“Apple accounted for more than a tenth of the total cash reserves, holding $216bn, 93% of which is overseas.”
“But the rising cash piles mask a rapid increase in debt.”
“Total debts rose nearly $850bn last year to $6.6tn, a separate report from S&P showed, which put overall cash levels in the US at a slightly higher $1.8tn. While cash had increased by about $600bn over the past five years, obligations surged by $2.8tn.”
“While the top 25 cash hoarders hold cash in excess of their obligations, the cash-to-debt ratio fell to 12% for low-rated junk companies. In 2010, that figure stood above 20%.”
“‘Companies aren’t exactly flush with cash,’ S&P analyst Andrew Chung added. ‘As the credit cycle ages, rates rise and macroeconomic growth slows, that’s when companies in the bottom 99% who levered up [could have] funding issues.'”
Other Interesting Articles
- How to Pull the World Economy Out of Its Rut
- China Decides Debt Can Be Dangerous
- Smartphone Makers Prep for a Rough Spell
- Amazon and Facebook Now Mind the GAAP
- Your Retirement Savings Might Not Go as Far
Even Apple isn’t immune to Chinese oversight. China debt load is piling high. Retailer existential crisis.
- NYT – U.S. Suicide Rate Surges to a 30-Year High 4/22. Things aren’t hunky dory for a lot of people.
- FT – China’s debt-shrinking machine loses its magical power 4/25. It works until it doesn’t.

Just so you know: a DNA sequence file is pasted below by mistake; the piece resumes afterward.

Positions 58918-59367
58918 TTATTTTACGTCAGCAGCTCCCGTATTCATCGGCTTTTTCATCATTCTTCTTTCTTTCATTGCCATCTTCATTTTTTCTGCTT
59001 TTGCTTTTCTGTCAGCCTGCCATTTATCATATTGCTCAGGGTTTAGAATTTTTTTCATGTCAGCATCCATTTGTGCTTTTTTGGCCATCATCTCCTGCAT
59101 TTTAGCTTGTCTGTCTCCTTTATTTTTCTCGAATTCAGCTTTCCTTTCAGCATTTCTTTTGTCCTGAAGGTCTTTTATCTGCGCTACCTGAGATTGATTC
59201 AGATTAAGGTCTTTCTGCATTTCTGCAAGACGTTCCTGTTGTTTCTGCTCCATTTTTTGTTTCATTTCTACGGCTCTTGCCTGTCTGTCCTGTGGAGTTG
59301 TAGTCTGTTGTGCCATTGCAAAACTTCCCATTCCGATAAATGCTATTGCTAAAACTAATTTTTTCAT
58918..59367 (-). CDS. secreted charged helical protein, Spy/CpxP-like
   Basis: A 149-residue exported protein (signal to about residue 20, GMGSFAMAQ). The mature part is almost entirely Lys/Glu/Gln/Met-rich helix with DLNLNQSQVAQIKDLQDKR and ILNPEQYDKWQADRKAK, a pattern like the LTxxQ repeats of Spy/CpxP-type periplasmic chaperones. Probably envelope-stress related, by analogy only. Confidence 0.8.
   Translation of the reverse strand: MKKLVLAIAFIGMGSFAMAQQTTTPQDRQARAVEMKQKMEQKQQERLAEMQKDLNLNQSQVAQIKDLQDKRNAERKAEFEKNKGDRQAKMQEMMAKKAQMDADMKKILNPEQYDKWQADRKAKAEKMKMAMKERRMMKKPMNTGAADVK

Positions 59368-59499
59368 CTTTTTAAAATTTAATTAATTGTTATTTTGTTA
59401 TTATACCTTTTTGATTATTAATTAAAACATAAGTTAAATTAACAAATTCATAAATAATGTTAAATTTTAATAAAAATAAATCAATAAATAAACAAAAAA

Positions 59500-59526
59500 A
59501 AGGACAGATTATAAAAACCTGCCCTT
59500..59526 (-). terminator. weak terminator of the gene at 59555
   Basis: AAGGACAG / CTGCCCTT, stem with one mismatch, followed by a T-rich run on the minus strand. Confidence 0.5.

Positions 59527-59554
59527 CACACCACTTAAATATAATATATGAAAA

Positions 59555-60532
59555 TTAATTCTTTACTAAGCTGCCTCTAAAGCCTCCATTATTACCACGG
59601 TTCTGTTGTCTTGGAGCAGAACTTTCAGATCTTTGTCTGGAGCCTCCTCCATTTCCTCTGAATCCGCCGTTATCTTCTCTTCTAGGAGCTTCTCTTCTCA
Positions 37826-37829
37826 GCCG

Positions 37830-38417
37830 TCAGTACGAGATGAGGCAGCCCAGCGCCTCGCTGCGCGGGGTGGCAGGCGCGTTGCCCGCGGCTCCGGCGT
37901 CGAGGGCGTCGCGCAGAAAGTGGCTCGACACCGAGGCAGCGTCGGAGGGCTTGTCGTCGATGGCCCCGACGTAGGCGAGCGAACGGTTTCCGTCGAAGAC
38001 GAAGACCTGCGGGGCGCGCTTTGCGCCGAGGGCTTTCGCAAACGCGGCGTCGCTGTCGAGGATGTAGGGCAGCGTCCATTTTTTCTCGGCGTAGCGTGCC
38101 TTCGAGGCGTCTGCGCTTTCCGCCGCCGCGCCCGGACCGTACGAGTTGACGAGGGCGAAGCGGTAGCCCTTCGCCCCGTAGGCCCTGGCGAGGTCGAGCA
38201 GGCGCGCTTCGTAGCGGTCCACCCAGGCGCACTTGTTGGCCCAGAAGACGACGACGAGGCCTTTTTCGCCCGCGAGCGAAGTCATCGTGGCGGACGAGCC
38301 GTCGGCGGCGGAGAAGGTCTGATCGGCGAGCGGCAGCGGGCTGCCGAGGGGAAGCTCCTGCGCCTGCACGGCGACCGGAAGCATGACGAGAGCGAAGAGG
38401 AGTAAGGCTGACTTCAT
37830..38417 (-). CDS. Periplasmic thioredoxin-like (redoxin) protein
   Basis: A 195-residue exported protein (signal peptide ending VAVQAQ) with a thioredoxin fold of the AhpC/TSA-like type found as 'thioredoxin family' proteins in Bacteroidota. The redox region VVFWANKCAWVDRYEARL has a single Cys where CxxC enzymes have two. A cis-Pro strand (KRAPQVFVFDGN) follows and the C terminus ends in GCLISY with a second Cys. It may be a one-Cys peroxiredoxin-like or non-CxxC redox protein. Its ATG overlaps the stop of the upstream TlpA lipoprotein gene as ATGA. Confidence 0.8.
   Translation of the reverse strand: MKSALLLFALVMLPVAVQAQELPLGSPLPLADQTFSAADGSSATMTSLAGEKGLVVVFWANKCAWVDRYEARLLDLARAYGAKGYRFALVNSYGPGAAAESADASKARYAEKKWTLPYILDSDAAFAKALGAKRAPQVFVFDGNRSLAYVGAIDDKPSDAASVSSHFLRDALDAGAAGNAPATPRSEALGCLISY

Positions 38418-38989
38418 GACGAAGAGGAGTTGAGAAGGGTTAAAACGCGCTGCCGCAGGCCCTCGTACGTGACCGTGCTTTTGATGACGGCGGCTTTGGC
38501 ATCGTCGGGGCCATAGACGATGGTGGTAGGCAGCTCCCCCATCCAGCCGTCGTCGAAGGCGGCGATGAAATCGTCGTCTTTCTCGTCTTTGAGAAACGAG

- Bloomberg – Exxon Mobil Loses Top Credit Rating It Held Since Depression 4/26. Now there are only two companies with a AAA credit rating (Johnson & Johnson and Microsoft)
- FT – Volvo to put 100 British families in driverless cars 4/26. We’re talking 2017 – this paradigm shift is coming sooner than you think.
- AP – Protests as Venezuela Embraces 2-Day Workweek to Save Power 4/27. Things have gotten so bad that Venezuela has implemented a 2-day workweek for its 2.8 million civil servants (Monday and Tuesday) to conserve power as the country faces a debilitating energy crisis.
- ValueWalk – Carl Icahn Dumps Entire Apple Inc. (AAPL) Stock, Blames China 4/28. Despite the earnings miss, the real concern is whether Apple will be able to continue selling in China as they do now.
- David Keohane of the Financial Times pointed out that the authorities in China still have tools to keep defaults manageable.
- Despite the growing number of bond defaults in China, “the fact is that China has the tools to manage these ‘defaults’ one way or another. As UBS’s Wang Tao has said, ‘the country’s high domestic saving, under-developed capital markets, government ownership of banks and many larger borrowers, and relatively closed capital account mean that no one can easily ‘pull the plug’ on its credit cycle.'”
- “More broadly, not much has changed in China in recent months…it remains a big, slowing economy, with a lot of debt, and all other things equal remains a deflationary force on the global economy (keeps commodity prices much lower than recent years). And most likely China continues to follow Japan in 1990s…periodically nasty for global financial markets but most of the time domestic policy keeps any problems local, and as with Japan it very rarely has a big negative impact on global growth. Latter changes of course with a genuine credit crunch.”
- While Keohane has a point, it doesn’t mean that toxic debt is anything other than that as Anjani Trivedi points out in the Wall Street Journal Why China Will Struggle to Turn Toxic Loans into Beautiful Bonds.